There was a king in Ireland and his wife, and they had but one daughter, whose name was Gilla of the Enchantments, and she had a magic coat that her mother had left her when she died. And there was a man courting her whose name was George nă Riell, and the two were courting.

                When her mother died the king made a fair and beautiful greenawn [a summer-house or sunny palace] for his three sons on an island in the midst of the sea, and there he put them to live, and he sent his daughter to them with food every evening.

                It was not long after that till he married another wife, and by this wife he had three daughters. She was one day walking in the garden and she got the corner of her apron under her foot and she fell.

                “May neither God nor Mary be with you,” said the hen-wife.

                “Why do you say that?” said the queen.

                “Because the wife that was here before you was better than you.”

                “Was there a wife before me?”

                “There was; and that one is her daughter, and there are three sons also in an island in the sea, and the daughter goes every night to them with food.”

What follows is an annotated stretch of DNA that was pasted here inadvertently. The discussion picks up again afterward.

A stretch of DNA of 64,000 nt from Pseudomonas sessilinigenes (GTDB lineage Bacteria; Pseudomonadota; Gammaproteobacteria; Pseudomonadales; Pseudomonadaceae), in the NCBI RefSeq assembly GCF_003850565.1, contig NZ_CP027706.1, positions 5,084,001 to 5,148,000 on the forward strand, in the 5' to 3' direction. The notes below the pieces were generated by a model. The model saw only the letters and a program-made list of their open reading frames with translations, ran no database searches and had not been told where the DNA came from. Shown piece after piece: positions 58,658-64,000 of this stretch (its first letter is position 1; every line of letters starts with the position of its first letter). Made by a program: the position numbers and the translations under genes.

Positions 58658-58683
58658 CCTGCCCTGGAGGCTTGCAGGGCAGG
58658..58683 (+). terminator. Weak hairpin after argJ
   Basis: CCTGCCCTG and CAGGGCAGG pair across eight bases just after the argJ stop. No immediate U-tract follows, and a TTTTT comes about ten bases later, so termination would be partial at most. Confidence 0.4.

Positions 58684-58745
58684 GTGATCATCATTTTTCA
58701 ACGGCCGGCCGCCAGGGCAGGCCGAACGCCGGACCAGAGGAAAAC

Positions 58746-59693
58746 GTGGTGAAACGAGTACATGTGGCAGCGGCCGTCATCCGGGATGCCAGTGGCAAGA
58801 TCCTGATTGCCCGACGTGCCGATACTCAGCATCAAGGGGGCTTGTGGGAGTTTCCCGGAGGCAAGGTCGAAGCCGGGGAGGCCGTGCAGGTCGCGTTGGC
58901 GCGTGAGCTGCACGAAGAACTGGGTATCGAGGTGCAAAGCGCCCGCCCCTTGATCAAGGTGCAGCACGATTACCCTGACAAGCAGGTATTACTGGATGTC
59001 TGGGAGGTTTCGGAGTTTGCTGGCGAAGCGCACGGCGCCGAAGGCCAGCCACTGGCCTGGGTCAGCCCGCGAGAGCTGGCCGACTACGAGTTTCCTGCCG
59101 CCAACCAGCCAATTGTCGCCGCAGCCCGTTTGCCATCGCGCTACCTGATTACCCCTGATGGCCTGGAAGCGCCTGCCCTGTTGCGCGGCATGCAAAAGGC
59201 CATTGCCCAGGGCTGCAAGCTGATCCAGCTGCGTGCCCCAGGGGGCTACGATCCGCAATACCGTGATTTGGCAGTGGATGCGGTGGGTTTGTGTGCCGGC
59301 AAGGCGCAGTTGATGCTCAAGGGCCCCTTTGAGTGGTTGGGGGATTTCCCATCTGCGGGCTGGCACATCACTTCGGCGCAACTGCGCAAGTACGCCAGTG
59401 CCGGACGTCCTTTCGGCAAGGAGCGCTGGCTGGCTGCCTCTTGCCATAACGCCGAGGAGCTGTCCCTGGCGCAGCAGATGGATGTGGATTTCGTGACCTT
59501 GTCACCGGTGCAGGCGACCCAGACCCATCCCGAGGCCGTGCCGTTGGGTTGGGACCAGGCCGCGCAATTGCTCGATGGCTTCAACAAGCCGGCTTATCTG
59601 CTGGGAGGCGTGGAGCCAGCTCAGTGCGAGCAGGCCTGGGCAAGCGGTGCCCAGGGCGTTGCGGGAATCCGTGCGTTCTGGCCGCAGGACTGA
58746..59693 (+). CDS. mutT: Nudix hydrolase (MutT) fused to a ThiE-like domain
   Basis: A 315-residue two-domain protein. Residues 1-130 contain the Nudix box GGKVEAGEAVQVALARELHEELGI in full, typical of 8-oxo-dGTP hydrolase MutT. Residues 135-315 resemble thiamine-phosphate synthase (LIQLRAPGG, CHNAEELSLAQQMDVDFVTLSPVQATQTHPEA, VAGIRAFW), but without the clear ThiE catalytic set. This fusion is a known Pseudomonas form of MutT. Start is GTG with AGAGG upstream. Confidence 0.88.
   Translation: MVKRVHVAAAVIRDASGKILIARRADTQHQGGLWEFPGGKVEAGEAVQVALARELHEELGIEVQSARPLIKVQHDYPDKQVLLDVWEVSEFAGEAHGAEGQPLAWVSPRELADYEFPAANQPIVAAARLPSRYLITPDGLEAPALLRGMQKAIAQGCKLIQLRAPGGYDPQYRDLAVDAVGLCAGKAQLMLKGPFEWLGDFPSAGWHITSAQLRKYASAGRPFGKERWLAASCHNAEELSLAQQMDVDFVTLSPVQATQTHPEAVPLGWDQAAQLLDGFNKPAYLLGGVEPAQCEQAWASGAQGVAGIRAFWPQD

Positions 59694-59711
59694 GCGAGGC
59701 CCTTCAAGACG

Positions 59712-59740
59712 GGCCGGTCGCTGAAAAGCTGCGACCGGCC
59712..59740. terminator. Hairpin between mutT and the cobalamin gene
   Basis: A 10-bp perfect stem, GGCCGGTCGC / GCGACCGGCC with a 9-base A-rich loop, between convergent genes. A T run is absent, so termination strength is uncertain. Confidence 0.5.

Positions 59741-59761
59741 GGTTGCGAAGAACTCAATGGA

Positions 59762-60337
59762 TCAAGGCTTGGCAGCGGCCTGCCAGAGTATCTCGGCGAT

“What shall I do to the three of them, to put them to death?”

                “I’ll tell you,” said the hen-wife, “if you will do what I advise you.”

                “I will do it,” said she.

                “Promise a dowry to your eldest daughter if she will follow the other daughter out when she is going with food to her brothers.”

                So the queen sent her daughter out after Gilla who was going with food, but Gilla looked behind and saw the other one coming, and she made a bog and a lake between them, so that the queen’s daughter went astray and was wandering all night. She told her mother, and her mother went to the henwife, and the henwife said, “Promise a dowry to your second daughter.”

                And she did this, and the second daughter fared in the same way as the first, and she came and told her mother. And the mother went to the hen-wife, and the hen-wife said, “Promise the dowry to your third daughter.”